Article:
by Henry Lewis Rietz
Publisher: Open Court Pub. Co 1927
Number of pages: 208
The present monograph will accomplish its main purpose if it makes a slight contribution toward shifting the emphasis and point of view in the study of statistics in the direction of the consideration of the underlying theory involved in certain highly important methods of statistical analysis, and if it introduces some of the recent advances in mathematical statistics to a wider range of readers.
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by James E. Gentle - George Mason University
This document is directed toward students for whom mathematical statistics is or will become an important part of their lives. Obviously, such students should be able to work through the details of 'hard' proofs and derivations.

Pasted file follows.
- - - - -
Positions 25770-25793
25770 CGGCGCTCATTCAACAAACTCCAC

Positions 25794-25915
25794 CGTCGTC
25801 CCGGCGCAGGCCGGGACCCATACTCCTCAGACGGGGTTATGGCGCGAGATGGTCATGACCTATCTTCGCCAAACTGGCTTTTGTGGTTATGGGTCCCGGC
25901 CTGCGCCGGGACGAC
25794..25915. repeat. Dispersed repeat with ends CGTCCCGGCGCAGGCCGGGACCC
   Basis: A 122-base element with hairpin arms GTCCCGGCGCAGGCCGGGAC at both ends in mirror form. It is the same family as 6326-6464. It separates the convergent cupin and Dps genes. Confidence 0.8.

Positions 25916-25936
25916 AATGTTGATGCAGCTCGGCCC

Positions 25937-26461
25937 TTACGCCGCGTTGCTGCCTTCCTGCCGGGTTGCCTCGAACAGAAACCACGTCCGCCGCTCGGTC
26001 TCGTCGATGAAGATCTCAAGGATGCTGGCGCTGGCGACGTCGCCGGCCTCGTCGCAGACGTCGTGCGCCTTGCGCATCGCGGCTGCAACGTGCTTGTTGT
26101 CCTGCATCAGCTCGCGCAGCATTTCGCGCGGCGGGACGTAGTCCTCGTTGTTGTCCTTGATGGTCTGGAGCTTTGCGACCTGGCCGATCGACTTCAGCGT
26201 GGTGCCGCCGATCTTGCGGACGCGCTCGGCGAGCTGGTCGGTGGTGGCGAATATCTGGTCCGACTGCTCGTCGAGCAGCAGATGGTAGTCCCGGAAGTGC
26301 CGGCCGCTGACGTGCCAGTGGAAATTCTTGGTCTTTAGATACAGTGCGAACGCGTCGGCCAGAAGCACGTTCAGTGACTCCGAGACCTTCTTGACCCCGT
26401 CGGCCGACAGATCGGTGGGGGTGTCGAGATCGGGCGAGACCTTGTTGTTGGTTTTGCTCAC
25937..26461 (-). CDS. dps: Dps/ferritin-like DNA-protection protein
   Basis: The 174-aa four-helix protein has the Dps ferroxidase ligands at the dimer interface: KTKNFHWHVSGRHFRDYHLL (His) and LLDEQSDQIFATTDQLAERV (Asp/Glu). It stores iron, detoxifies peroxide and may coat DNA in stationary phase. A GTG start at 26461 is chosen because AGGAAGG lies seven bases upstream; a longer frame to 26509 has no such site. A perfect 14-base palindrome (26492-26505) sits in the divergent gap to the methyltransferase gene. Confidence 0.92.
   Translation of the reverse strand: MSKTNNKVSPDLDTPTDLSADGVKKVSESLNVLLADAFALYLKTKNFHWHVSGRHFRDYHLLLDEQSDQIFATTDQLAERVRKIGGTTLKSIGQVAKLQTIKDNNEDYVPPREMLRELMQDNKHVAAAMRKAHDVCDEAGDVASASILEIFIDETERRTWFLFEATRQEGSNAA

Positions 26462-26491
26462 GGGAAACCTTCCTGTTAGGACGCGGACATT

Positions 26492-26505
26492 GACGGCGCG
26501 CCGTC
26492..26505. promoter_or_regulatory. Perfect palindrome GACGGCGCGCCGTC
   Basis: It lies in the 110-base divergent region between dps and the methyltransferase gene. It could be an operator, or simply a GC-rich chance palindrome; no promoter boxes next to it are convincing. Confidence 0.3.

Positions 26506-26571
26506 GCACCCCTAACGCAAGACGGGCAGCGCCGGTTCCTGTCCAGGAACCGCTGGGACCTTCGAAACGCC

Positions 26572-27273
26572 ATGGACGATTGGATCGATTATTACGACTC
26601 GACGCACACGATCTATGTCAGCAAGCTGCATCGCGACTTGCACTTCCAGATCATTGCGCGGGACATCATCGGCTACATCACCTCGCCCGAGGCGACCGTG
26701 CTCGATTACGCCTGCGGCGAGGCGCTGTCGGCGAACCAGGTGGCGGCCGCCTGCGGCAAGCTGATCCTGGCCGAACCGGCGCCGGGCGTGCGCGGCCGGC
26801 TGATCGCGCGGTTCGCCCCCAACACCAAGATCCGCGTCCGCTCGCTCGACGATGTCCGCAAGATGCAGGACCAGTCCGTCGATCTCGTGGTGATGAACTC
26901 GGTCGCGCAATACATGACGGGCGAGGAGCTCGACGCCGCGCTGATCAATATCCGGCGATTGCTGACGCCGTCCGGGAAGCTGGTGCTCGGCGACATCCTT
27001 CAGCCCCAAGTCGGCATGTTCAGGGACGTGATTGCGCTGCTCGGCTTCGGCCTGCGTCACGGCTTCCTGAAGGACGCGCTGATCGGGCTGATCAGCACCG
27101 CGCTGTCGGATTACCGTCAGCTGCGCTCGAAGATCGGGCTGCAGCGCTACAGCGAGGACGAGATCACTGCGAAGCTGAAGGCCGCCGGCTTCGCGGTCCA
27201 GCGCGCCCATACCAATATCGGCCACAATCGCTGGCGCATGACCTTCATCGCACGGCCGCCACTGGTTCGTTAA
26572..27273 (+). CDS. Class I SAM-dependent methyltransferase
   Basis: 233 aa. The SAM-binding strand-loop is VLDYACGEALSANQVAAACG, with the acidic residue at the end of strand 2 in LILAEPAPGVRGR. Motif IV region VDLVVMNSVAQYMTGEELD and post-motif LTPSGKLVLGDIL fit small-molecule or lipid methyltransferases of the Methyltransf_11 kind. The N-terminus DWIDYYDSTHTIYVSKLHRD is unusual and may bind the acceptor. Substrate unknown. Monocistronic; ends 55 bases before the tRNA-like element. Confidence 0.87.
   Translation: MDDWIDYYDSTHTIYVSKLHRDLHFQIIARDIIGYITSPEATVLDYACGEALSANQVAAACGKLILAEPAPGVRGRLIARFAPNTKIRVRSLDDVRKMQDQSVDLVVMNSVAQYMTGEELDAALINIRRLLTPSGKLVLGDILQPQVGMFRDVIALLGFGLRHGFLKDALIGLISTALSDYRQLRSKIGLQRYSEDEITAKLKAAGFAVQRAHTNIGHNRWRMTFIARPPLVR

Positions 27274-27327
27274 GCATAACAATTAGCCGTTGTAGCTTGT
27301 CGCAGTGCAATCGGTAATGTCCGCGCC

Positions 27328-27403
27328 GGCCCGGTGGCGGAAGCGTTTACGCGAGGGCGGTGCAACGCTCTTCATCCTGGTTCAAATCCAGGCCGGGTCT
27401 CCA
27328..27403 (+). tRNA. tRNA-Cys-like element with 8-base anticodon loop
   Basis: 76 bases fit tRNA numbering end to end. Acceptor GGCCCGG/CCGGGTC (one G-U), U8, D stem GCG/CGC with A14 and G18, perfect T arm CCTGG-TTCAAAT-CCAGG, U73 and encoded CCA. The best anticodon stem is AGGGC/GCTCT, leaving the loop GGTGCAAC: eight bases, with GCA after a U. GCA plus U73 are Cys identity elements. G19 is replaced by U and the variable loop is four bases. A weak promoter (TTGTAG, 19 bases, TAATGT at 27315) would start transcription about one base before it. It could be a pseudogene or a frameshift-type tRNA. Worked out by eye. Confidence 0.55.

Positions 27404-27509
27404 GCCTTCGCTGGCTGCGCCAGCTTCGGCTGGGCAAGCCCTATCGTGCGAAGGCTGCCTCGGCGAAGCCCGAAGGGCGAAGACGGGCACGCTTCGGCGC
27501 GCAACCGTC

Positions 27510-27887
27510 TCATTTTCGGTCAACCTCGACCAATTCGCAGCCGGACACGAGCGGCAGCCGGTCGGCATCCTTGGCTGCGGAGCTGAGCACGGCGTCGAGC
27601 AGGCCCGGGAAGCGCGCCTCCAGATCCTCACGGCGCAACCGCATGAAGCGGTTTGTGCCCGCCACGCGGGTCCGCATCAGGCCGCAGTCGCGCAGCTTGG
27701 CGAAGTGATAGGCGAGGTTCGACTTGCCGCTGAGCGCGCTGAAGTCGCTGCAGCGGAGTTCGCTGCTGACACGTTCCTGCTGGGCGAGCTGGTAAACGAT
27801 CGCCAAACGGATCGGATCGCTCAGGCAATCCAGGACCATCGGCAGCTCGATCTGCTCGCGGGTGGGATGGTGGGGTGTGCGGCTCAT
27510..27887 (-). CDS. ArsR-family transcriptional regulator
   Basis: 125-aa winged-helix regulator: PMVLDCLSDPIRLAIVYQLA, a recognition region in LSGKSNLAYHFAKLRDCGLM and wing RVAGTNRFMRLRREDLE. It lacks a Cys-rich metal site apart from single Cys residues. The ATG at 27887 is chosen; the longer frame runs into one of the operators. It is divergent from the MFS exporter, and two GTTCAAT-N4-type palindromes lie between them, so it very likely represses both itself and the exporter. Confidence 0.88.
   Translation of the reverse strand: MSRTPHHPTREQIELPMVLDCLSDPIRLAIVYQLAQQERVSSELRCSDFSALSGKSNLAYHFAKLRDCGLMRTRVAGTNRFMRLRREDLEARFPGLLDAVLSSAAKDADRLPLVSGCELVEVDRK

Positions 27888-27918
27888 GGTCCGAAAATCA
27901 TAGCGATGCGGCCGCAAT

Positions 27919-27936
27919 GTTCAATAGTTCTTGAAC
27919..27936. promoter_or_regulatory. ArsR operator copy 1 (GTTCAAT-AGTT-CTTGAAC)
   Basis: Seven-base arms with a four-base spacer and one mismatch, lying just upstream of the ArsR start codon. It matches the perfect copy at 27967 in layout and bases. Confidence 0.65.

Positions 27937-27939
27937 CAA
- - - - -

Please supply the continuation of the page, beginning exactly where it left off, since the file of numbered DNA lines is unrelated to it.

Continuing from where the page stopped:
by David W. Stockburger - Missouri State University
The book for a course in multivariate statistics for first year graduate or advanced undergraduates. It is neither a mathematical treatise nor a cookbook. Instead of complicated mathematical proofs the author wrote about mathematical ideas.
by Miguel A. Hernan, James M. Robins - Chapman & Hall/CRC
The book provides a cohesive presentation of concepts of, and methods for, causal inference. It will be of interest to anyone interested in causal inference, e.g., epidemiologists, statisticians, psychologists, economists, sociologists, and others.
by Henk van Elst - arXiv
These lecture notes were written to provide an accessible though technically solid introduction to the logic of systematical analyses of statistical data to undergraduate and postgraduate students in the Social Sciences and Economics in particular.